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Old 12th Jan 2016, 17:28
  #9339 (permalink)  
Join Date: Dec 2014
Location: Mainland
Posts: 27
Re public outpourings of grief: there is nothing new under the sun - Marie Lloyd's funeral, 1922:
"But, Marie did leave them crying – and she still had one performance to make, which was to be her funeral, with an audience larger than ever in life, with 100,000 of her fans coming out to line the London roads on Thursday, October 12, in the year of 1922. T S Elliot was so distraught that he wrote an open letter saying that he would not be attending any literary events for the next two months. Max Beerbohm, the famous essayist wrote that London had not seen such a funeral since the death of the Duke of Wellington. Today, we can only compare those scenes with the intense outpourings of grief that were shown for Diana, The Princess of Wales - when so many people had the sense that this was a woman who’d touched their hearts, who felt they’d lost a personal friend.

Mourners came from near and far, with huge crowds having gathered in Woodstock Road – to where Old Kate, a race card seller, had walked the 75 miles from Newmarket. An empty floral birdcage was to signify that in ‘My Old Man...” but no hope of the hundreds of tributes sent being able to fit on the coffin lid – a coffin so small that none could believe it contained the great Marie Lloyd. The hearse left the house at 11am, topped with Marie’s old stage prop, of an ebony cane wreathed in orchids. At the cemetery in West Hampstead, mourners stood twelve deep around the grave, and the cemetery gates had to be closed before the internment could take place.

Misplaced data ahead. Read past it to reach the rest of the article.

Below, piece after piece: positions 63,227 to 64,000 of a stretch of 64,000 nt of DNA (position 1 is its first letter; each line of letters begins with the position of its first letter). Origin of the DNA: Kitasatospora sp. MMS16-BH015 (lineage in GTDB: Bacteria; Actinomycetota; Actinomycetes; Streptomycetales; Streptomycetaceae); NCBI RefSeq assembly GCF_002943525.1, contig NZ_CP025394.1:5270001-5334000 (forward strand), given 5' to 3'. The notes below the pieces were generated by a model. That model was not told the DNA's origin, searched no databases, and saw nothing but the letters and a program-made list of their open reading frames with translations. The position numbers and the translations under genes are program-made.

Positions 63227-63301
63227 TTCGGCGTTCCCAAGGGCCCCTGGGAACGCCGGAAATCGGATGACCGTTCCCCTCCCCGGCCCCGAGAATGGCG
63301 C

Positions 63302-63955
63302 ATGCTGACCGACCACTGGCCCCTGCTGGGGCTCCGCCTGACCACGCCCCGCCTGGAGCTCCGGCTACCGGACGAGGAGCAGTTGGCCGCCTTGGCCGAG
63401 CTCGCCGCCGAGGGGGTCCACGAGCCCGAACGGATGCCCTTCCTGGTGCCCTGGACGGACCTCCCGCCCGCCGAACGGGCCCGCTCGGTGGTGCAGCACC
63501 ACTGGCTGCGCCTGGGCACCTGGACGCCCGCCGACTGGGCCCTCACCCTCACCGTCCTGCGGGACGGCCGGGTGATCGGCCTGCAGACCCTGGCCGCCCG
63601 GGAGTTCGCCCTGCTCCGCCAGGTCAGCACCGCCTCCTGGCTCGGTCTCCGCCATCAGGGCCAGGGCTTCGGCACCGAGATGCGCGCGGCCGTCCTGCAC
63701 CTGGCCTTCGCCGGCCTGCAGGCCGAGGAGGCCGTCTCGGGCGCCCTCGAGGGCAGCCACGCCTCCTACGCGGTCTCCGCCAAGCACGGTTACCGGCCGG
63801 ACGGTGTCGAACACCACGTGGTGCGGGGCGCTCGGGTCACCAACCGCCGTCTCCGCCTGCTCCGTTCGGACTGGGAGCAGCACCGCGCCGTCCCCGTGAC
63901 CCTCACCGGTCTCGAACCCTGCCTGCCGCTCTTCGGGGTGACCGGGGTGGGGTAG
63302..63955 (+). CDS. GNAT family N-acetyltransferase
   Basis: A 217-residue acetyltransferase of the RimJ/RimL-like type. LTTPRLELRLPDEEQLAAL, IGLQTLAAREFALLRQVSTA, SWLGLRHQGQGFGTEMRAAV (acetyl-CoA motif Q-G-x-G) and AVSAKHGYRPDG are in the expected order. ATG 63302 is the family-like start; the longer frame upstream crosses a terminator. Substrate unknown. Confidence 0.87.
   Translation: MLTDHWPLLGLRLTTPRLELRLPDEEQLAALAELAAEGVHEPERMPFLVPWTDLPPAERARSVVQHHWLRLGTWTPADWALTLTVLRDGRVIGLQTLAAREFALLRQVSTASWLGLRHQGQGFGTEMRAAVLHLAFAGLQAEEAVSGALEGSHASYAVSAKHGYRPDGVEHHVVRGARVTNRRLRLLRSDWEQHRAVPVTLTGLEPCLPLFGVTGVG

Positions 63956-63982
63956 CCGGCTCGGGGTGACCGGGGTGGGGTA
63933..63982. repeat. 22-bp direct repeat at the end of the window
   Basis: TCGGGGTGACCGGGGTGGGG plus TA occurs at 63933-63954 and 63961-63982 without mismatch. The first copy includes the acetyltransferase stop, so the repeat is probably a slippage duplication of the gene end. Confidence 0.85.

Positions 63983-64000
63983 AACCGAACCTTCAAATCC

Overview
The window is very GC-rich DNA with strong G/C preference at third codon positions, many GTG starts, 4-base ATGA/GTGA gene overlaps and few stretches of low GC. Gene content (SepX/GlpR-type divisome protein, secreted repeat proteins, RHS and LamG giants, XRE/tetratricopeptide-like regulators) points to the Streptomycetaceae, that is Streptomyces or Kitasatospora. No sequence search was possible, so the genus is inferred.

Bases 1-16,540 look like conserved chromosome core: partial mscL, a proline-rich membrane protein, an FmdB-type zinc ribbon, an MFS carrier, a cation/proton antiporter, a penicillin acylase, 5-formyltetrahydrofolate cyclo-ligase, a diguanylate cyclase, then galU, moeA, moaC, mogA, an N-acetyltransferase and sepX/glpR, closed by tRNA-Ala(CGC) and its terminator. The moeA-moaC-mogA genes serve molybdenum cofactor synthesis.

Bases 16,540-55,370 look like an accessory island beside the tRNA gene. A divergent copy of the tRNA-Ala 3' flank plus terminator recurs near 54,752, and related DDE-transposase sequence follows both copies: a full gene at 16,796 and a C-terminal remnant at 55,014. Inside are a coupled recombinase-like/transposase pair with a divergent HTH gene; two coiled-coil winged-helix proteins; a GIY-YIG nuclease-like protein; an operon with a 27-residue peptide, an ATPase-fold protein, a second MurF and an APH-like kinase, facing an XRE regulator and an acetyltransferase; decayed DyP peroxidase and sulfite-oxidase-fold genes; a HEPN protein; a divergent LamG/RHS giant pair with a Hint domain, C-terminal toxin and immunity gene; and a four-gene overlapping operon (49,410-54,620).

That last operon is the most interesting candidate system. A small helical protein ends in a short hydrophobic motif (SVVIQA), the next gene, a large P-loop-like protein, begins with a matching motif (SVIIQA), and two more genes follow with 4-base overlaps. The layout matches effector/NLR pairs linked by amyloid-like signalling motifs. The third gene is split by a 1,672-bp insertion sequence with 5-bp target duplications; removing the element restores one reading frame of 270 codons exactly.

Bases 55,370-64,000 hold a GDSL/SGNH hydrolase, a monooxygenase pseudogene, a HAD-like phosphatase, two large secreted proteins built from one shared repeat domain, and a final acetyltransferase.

So many wept that autumn day for a woman they said could not be replaced – and whether or not she ever was, the music hall era had entered its twilight: all the crowds who once laughed and drank in halls no longer so keen on saucy songs, preferring to dance to jazz instead, or else flocking in droves to cinemas to enjoy the cult of silent film. And after the horrors of World War 2, many more stayed at home with their TV sets – upon which they might have been content to watch programmes like The Good Old Days – that title to echo the very first song that their Queen once sang in the Grecian Hall."
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